To transform lives through ecumenism, capacity building, advocacy and service delivery.
One Church; United in Faith and Mission Witnessing to Jesus Christ and Transforming Lives.
In pursuing its Christian calling, the Council shall uphold:
A farmer in Yatta (beneficiary of CIM water harvesting project) takes participants through a session on how he uses the water he harvests on his silanga to farm commercial crops such tomatoes and onions. He had just transplanted onions to these beds as can be seen in the photograph.
As part of her endeavors to build capacities of communities for self-reliance and economic empowerment, NCCK facilitated a training for farmers and clergy from both Upper and Lower Eastern regions, which was conducted at Christian Impact Mission (CIM) in Yatta. In this workshop, 24 clergy (Including County Coordinating Committee Members) 22 farmers and 4 staff participated in a 3-day training that focused on water harvesting and micro-irrigation, biblical and empowered world views and family governance.
Traditional worldview that makes people see themselves as poor thus essentially relying on donations while engaging in animism and witch craft was noted as the main impediment to individuals, families and communities development. This mindset keeps people in a box, thus limiting their ability to see the resources and opportunities that surround them, like the Jesus’ disciples who ‘..had eyes but could not see, and ears but could not hear..(Mark 8:16). Through ‘boxing’ the devil holds people into captivity. This makes people think they can only grow crops when it rains, without thinking that rain water can be harvested and stored for farming.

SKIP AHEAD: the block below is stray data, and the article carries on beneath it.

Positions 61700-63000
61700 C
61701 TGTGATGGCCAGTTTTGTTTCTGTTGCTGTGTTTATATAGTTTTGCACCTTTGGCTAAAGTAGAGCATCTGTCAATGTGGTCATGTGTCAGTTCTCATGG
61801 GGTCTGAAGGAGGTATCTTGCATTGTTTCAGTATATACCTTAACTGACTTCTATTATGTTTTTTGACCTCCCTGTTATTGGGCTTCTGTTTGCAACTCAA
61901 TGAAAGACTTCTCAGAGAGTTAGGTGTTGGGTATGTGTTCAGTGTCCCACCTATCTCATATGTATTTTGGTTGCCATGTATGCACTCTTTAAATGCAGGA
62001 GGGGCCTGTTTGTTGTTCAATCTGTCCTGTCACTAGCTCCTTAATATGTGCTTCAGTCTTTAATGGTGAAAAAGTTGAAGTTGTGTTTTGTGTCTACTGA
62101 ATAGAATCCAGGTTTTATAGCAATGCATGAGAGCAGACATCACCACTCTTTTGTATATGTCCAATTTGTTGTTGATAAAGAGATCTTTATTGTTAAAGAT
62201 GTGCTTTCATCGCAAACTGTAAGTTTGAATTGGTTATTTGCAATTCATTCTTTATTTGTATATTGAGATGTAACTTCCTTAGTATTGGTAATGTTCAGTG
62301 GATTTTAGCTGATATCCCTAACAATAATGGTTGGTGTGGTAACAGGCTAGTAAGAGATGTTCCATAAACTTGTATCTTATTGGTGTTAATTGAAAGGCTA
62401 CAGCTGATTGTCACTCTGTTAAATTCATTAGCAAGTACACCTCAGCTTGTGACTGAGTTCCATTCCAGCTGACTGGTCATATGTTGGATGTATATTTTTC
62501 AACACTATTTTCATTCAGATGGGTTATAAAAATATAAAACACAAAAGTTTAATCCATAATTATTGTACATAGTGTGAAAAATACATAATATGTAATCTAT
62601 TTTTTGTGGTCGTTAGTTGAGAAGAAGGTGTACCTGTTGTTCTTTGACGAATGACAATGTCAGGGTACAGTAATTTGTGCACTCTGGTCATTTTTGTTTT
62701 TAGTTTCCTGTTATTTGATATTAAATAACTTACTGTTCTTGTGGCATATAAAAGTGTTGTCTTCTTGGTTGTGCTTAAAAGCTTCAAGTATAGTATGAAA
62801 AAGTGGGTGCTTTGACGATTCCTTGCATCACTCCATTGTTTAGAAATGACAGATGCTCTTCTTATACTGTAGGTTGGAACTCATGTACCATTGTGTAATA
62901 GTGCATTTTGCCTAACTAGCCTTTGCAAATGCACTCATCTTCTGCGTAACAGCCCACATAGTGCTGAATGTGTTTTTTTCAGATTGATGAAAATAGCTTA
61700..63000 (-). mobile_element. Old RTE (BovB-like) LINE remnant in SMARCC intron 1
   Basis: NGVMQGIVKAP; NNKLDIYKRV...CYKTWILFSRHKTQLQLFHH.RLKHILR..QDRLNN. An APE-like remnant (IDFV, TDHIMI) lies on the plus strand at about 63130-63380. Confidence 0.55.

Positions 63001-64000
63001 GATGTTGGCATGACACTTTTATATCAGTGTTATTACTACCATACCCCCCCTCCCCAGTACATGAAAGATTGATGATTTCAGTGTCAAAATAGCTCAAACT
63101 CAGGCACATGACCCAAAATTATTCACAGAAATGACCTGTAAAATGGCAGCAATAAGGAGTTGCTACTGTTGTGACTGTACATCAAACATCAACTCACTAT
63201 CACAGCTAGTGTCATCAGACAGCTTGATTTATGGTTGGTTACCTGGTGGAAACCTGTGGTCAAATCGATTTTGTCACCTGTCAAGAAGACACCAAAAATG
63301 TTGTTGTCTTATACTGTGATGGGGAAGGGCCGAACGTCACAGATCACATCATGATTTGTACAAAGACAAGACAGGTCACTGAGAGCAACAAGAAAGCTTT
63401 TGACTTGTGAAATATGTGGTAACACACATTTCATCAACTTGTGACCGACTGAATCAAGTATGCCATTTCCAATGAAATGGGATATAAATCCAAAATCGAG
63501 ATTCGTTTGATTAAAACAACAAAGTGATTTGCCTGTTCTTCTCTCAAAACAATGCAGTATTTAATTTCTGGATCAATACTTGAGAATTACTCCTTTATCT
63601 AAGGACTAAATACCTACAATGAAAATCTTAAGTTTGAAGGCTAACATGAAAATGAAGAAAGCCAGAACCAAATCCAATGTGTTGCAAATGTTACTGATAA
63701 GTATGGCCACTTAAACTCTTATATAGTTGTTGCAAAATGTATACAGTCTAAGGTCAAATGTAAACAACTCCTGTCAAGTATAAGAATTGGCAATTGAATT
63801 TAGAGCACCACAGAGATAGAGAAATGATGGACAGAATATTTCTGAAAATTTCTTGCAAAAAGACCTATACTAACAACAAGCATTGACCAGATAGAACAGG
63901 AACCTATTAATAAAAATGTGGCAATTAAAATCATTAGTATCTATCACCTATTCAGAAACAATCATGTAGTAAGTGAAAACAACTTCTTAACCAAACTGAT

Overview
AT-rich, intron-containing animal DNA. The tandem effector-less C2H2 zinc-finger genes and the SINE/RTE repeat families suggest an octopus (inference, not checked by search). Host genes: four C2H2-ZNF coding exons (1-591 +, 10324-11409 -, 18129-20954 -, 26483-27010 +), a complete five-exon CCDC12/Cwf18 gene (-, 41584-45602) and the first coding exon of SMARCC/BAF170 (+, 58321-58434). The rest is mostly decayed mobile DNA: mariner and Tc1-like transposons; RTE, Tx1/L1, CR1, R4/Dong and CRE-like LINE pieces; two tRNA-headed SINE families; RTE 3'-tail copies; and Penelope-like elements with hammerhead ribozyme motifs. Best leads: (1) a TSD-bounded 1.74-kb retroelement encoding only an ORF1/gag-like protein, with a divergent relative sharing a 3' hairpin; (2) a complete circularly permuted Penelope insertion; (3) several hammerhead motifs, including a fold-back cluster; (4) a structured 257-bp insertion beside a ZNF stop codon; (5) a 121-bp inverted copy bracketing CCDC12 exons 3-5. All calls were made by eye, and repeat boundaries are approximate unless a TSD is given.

The participants were trained on various technologies that can be applied in dry land farming. These technologies included; moist garden/ wet beds (used to support vegetables for household use with little water) Zai pit farming (conserves rain water in the pit where crops are grown) ecosystem farming (where we have plants, animals and man interacting with each other in a symbiotic manner).
One of the CIM staff, Eunice (in yellow dress), takes participants through a session of Zai pit farming as a water conserving method of farming.
In addition, participants benefitted from training in agronomy of high value crops and encouraged to engage in market-led agriculture. To be able to provide the market with the required volumes, farmers were encouraged to form groups, that shall enable them come up with high quality produce, aggregate and sell together to satisfy the local and international markets. Ultimately, the farmer groups grow into agricultural commercial and industrial villages.
“I am now empowered to help my people unlock their potential. I have realized how much evil dependency syndrome has affected us and we are in a big box that will take prayers and mentorship to come out of,” observed Rev Kimbo, one of the participants from Tharaka Nithi County.
A group of Tharaka Nithi CA farmers discuss their locally available resources, those which have been utilized well and those that have not been utilized well
“This trainings focused on mindset transformation, because we belief that change begins in the minds,” explained Paul Mwirigi, the NCCK Upper Eastern Regional Coordinator. He added that: “NCCK, like CIM believes that ‘Kuleta maendeleo ni kubadilisha mtizamo.’’